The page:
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||Mon, October 16, 2000 at 12:56 AM GMT (Sun, October 15, 2000 at 8:56 PM EDT)
||Microsoft Internet Explorer V5.0 using Windows 98
||You are really missing the point
Let's put it this way.
The other "cooperating" root systems recognize first use and include all the ICANN
TLD's in the rootzone. You cannot have two of the same TLD's in the rootzone.
One would have to be eliminated from that zone. This is called fragmenting
the net. The only other solution would be to put the existing TLD operator
out of business which is not only wrong, but would not be likely to happen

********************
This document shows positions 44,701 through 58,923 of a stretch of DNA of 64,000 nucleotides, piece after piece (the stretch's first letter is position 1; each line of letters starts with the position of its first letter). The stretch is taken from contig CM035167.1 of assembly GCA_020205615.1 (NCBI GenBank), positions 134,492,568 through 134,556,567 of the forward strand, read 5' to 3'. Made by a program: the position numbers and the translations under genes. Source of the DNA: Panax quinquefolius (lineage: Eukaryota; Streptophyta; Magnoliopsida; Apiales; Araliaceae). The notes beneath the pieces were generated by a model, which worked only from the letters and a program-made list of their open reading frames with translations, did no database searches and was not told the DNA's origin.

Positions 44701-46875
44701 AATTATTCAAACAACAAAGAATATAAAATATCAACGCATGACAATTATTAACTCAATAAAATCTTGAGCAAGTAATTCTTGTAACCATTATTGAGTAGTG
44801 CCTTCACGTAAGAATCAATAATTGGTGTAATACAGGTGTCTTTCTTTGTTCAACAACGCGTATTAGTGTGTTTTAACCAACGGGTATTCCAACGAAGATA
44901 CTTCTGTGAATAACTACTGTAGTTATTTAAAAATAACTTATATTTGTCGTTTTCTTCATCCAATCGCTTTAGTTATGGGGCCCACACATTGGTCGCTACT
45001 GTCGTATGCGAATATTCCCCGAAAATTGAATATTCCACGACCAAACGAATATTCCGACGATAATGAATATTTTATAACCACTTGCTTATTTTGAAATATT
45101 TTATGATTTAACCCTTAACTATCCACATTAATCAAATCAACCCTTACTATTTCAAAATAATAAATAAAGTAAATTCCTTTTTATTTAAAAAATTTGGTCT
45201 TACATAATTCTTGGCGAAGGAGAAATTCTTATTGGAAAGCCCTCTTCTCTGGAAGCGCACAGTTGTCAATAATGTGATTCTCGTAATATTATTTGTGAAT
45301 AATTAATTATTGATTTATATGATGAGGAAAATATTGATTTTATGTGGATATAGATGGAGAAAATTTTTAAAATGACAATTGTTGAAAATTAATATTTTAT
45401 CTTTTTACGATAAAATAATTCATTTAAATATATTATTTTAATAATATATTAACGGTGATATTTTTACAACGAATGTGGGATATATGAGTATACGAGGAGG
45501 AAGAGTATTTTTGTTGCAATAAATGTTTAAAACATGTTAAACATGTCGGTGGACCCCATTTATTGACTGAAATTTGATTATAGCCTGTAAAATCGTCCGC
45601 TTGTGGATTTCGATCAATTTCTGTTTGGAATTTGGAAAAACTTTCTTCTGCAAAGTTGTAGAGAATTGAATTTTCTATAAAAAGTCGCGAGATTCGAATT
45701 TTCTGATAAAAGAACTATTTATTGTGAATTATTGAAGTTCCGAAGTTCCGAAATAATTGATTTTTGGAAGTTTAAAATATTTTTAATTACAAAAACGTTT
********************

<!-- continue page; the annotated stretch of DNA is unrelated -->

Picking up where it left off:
that easily. In addition, it would create a truly horrible precedent where
an entity could simply decide it wanted to take over another's identity and disregard
any responsibility to it.
The intent of forming the ICANN corporation was to avoid
this potential hazard. Instead, they are causing it.
Yes, a court could decide.
In the meantime, the net would be a mess for all the years it would take to resolve
it. The ONLY way to avoid the mess is to recognize existing entities and respect
them and cooperate in that recognition. It would be simple. Just add
the existing TLD's to the a-root just like the ccTLDs.
Listen up ICANN.